I would never say that I was an overly optimistic person. But I am eternally hopeful. And it seems like it took me an exceptionally long time to figure out that grumbling about what I did not have—actually never actually made me feel better or got me closer to any of my goals. Trudging along my own path of self-growth I kept hearing about gratitude. In trainings, in counseling journal articles, from colleagues, Ted Talks, you name it…it kept popping up. My clients who were going to AA would even call out other clients in group on the need to embrace an attitude of gratitude in recovery. It was seemingly everywhere. But I was not listening. One day it struck me. Expressing gratitude only on special occasions or when a counselor gives out a handout isn’t enough. It needs to be a daily habit to see results. I tested out my theory of needing a daily practice to see results.
I began incorporating gratitude at the end of my day to let go of any seemingly rotten events that occurred over the course of my waking hours. But then I had another shift. What if I started my day with gratitude? Could that actually set the tone for my day? Beginning my day with positive vibes starts my day off right. And seems to help me breeze through my day without too many roadblocks. Don’t get me wrong…there are still frustrations and annoyances that pop up (that’s life!) but I don’t stay stuck in the funk of a rotten event. I was amazed at how gratitude has transformed my days.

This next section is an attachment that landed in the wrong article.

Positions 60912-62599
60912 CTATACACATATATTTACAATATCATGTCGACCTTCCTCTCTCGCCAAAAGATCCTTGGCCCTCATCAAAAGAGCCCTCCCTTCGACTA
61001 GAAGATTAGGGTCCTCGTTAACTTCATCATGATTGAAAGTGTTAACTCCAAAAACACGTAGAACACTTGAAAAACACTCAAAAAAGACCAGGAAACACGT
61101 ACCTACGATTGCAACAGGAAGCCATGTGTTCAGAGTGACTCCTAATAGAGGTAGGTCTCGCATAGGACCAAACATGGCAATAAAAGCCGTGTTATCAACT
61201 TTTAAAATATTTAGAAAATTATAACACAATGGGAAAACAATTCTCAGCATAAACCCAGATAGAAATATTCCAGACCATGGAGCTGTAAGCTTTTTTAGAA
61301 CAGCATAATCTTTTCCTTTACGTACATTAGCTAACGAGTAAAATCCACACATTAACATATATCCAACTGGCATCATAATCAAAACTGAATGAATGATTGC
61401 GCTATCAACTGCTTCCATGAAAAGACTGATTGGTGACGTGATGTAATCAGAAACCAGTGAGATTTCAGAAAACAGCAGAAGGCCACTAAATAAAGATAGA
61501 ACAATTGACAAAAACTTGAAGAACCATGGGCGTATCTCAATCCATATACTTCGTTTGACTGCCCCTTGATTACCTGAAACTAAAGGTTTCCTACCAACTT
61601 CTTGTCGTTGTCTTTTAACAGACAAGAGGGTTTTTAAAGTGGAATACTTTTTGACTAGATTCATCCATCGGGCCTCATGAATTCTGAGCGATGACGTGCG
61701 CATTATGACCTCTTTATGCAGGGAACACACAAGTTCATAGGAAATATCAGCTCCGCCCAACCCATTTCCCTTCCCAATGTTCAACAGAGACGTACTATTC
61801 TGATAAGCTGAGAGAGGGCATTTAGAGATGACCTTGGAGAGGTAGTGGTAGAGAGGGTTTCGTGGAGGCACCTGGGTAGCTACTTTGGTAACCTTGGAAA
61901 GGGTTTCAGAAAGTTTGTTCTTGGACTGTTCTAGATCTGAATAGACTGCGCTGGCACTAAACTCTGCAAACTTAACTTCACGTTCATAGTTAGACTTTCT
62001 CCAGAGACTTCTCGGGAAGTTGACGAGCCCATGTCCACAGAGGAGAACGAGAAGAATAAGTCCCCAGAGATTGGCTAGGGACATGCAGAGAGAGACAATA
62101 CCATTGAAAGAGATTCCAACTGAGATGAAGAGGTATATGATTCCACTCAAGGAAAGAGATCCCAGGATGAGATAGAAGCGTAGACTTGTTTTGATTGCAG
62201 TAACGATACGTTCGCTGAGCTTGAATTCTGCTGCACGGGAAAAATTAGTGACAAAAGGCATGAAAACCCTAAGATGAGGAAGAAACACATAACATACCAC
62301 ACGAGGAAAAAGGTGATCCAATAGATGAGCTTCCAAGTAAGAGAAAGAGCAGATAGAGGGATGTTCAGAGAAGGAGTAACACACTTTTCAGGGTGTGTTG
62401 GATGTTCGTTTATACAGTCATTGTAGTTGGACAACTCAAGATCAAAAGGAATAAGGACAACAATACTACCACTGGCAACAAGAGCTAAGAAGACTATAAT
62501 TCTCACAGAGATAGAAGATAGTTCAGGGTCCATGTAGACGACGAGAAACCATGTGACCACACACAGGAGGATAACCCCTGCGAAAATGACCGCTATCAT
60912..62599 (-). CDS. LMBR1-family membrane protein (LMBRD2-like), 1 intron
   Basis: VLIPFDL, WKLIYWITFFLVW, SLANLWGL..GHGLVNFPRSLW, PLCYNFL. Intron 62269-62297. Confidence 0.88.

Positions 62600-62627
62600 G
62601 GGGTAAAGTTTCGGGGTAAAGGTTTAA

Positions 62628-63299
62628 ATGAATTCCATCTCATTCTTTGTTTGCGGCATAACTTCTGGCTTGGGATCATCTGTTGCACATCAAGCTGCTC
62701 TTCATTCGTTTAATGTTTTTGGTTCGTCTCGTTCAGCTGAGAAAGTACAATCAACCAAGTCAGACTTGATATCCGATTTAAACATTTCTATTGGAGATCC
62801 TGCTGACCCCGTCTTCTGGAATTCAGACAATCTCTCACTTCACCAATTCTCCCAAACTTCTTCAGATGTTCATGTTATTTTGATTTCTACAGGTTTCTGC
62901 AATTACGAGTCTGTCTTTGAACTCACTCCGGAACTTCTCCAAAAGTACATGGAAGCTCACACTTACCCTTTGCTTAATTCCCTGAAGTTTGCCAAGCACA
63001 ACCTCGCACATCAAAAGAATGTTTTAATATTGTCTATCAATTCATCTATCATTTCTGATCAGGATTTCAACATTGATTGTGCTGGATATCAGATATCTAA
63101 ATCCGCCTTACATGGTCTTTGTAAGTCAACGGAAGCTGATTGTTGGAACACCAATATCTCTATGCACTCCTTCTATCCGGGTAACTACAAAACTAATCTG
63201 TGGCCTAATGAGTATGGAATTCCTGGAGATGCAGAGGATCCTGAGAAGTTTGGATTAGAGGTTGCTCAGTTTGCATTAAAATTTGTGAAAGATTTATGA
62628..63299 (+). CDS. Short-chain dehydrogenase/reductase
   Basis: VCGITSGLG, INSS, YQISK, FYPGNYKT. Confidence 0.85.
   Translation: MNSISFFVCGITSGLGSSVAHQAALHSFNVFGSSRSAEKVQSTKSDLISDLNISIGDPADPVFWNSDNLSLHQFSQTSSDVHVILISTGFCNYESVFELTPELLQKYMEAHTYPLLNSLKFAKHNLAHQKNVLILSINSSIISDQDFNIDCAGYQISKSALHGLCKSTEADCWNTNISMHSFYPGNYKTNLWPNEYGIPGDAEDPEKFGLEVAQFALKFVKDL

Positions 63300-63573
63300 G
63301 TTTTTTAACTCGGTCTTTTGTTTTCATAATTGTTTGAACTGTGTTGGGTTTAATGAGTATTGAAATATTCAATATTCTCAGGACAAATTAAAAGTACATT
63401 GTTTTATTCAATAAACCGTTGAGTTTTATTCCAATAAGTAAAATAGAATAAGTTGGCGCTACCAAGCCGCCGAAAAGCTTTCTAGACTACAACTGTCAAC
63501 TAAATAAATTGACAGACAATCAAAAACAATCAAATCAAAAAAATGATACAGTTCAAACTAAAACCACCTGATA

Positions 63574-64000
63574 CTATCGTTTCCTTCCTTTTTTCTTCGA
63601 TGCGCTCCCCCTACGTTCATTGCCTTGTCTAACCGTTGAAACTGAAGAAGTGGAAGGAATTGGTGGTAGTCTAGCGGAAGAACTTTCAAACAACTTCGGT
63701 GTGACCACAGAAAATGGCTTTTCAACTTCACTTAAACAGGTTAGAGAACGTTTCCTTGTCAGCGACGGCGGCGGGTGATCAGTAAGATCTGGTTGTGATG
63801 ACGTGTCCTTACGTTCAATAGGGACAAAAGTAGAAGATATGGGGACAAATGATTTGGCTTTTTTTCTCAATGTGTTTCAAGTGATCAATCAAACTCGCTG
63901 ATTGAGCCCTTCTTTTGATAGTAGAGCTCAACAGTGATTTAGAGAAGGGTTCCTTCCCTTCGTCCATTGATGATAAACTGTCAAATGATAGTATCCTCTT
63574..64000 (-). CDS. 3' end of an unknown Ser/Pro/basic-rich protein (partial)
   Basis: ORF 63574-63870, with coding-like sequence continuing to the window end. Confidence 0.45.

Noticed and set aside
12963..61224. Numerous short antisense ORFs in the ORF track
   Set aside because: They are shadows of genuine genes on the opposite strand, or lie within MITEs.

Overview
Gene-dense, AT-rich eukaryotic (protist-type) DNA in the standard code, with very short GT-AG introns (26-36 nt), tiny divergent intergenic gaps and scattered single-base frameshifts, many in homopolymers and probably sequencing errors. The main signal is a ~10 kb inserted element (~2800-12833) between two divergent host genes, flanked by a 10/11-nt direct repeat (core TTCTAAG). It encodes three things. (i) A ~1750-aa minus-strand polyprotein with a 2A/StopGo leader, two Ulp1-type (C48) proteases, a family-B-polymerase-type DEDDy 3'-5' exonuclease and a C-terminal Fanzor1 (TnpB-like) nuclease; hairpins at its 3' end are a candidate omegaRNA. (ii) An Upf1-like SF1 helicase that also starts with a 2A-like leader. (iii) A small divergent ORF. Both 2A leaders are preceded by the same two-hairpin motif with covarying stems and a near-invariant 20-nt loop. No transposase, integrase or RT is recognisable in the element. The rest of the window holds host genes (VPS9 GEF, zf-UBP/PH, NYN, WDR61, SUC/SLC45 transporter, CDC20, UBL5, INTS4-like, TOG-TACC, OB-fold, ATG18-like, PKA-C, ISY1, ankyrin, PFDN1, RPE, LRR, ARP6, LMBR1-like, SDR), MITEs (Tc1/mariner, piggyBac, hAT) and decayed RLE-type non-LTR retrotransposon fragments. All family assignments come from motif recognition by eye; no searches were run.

And it is so simple to begin a daily practice of Gratitude!
5 quick tips for practicing gratitude:
1. Send a quick “Thank You”
Send a thank you note, an email or text to someone who had a personal and positive impact on your life. Writing is a way of making our feelings more concrete. Remembering and writing down impactful moments, we experience the warm fuzzies from the first time all over again (this is in due to stimulating the release of our feel good neurotransmitters: endorphins, dopamine and serotonin). Thanking someone for their positive impact reaffirms the positives for us and gives a wonderful gift back to someone who has touched our lives.